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## Pettifor D.G. Bonding and Structure of Molecules and Solids

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Start by pressing the button below! Bonding and Structure of Molecules and Solids D. Pettifor, All rights reserved. No parts of this publication may be reproduced, stored in a retrieval system, or transmitted, in any form or by any means, without the prior permission in writing of Oxford University Press.

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David G. Solid state physics. Electronic structure. Chemical bonds. Composite materials-Bonding. The difference in energy between competing structure types is very small, often being a mere hundredth or thousandth of the total cohesive energy. Simple valence bond arguments, for example, can rationalize the well-known 8-N rule for the structures of sp-valent elements by assuming that single covalent bonds are formed between neighbouring atoms, thereby completing the stable octet shell of electrons about each atom.

But how do we account for the many exceptions to the 8-N rule such as group IV carbon and lead being most stable in the non-fourfold coordinated graphitic and cubic close-packed structure types respectively? The common assertion that the graphitic structure is stabilized by the formation of Sp2 hybrids on the carbon atoms is far too simplistic as the carbon atoms could equally well have formed Sp3 hybrids to stabilize the diamond structure instead.

In practice, the most stable structure is determined by a delicate balance between opposing terms in the total binding energy. The fundamental equation of quantum mechanics, the Schrodinger equation, can be solved exactly for the hydrogen atom. Its solution for the hydrogen molecule and for all other systems is a many-body problem.

The wave function is now no longer dependent on the coordinates of a single electron but on the coordinates of all. Unfortunately, the traditional Hartree-Fock approximation to solving the many-body Schrodinger equation was found to be insufficiently accurate for reliable structural predictions to be made for bulk materials, especially metals.

A breakthrough occurred, however, in the mids when Pierre Hohenberg, Walter Kohn, and Liu Sham proved that the total ground state energy of a many-electron system is a functional of the density.

This seemingly simple result, by focusing on the electron density rather than the many-body wave function, allowed them to derive an effective one-electron Schrodinger equation which could be solved within the so-called local density approximation.

Extensive computations during the past two decades have demonstrated the accuracy of local density functional theory in predicting the structural properties of a wide range of ionic, covalent, and metallic systems. This success of density functional theory allows the whole question of bonding and structure to be formulated within an effective one-electron framework that is so beloved by chemists in their molecular orbital description of molecules and by physicists in their band theory description of solids.

In this book I have tried to follow Einstein's dictum by simplifying the one-electron problem to the barest vi Preface essentials necessary for understanding observed trends in bonding and structure. In particular, the chemically intuitive tight binding approximation is shown to provide a unified treatment of the covalent bond in small molecules and extended solids, whereas the physically intuitive nearly free electron approximation is found to give a natural description of the metallic bond in sp-valent metals.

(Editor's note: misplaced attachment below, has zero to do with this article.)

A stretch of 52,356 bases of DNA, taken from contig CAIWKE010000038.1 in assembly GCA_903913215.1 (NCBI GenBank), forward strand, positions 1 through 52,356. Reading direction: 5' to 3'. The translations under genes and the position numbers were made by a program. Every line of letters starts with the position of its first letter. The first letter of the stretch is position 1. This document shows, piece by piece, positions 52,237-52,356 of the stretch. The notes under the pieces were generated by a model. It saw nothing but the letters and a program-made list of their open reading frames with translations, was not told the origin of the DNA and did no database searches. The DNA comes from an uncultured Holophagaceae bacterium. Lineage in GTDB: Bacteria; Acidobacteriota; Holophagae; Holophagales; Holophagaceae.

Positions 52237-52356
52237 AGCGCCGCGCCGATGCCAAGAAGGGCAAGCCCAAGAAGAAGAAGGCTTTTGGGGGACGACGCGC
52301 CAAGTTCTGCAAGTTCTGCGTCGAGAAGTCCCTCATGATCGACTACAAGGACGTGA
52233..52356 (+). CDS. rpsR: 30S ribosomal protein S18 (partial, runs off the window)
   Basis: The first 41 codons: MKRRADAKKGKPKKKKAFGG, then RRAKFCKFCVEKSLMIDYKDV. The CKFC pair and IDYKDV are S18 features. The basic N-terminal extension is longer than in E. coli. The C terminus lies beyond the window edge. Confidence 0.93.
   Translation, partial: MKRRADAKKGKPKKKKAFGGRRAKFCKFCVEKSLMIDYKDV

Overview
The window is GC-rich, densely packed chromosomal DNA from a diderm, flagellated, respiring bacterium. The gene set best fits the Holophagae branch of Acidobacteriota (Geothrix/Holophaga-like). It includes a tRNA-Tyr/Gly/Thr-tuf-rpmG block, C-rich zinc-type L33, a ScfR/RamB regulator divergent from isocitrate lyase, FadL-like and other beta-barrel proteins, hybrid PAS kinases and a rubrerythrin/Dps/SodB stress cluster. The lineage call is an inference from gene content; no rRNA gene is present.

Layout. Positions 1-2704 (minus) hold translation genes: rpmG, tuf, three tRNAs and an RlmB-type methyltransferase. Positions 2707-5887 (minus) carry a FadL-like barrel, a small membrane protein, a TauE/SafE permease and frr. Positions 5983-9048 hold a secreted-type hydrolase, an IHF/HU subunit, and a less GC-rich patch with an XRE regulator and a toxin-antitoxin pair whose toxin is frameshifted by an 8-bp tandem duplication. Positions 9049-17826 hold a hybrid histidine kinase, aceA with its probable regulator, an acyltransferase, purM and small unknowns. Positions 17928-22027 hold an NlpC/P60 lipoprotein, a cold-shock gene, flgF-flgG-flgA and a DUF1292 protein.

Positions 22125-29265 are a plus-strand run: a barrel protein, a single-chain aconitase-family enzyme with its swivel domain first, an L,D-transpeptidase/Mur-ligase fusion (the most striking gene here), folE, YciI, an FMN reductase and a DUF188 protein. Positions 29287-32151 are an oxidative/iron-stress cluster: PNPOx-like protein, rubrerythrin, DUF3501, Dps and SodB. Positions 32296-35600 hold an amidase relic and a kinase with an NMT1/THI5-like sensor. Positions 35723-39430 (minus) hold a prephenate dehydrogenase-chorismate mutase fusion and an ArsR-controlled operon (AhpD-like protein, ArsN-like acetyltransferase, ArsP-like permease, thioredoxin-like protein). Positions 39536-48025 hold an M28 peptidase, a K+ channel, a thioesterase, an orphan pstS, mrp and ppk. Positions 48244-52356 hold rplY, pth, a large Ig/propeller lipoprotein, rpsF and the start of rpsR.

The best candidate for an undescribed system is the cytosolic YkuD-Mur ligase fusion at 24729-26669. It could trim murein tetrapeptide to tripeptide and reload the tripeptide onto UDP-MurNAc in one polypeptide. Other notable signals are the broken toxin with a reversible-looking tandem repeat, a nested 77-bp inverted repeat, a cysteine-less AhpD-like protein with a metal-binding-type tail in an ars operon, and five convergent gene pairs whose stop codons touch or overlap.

Emphasis is placed on recent theoretical developments that link structural stability to local topology or connectivity of the lattice through the moments of the electronic density of states. This moments approach creates a powerful bridge between the physicists' view of the global electronic structure in reciprocal space and the chemists' view of local bonding in real space. We will see that it leads to a fundamental understanding of the structural trends within the periodic table for the elements and within the AB structure map for binary compounds, experimental trends that are presented and discussed in the first chapter.

I assume, therefore, that the reader is familiar with concepts such as the covalent bond, hybrid orbitals, and electronegativity. However, in order to understand the structural trends. Both the quantification of old concepts and the development of new concepts requires the reader to take the plunge and to be swept along by the intemallogic and predictive power of the simple models presented in this book.

Most of the illustrative examples in the text require no more mathematical ability than the solution of a quadratic equation. By working through these examples readers will gain insight and experience that allows the newly learned concepts to become part of their everyday intuition and vocabulary. This intuition may be further honed by problems at the end of the book. The plunge required for understanding the elegant second-order perturbative treatment of the structure of sp-valent metals is deeper and more bracing than that needed for solving a 2 x 2 secular equation, so that Chapter 6 could be omitted on a first reading of the book.

This book is the product of many people's input and ideas. The importance of my past and present research students and postdocs is reflected in the credits to many figure captions. I should, however, like to mention in particular Nguyen Manh Due and Paul Lim who helped with a number of the illustrations.

I should also like to acknowledge the very helpful comments of Sir Alan Cottrell, Volker Heine, and John Jefferson on the first draft of this book which had been magnificently typed by Beatrice May from a nearly illegible original text.

And finally my wannest thanks to C. Liu who was amongst the first to appreciate the beauty and usefulness of the phenomenological structure maps, Masato Aoki who kept faith with the bond order potentials, Adrian Sutton who shares the dream of modelling materials across all the length scales, and Di Gold who provided love and support during the summer of '94 when this book was written. Oxford June D. Contents Note on the choice of units 1. Experimental trends in bonding and structure 1.